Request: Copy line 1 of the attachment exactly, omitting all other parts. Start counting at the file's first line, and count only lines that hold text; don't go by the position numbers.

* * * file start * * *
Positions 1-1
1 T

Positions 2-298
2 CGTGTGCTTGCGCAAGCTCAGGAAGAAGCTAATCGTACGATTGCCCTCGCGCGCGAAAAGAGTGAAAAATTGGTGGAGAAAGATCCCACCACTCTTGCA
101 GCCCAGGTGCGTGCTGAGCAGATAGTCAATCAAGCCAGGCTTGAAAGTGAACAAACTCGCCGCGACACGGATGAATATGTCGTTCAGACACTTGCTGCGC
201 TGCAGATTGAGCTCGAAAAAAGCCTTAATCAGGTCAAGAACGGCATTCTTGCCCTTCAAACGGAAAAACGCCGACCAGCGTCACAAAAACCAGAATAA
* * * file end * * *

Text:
Positions 1-1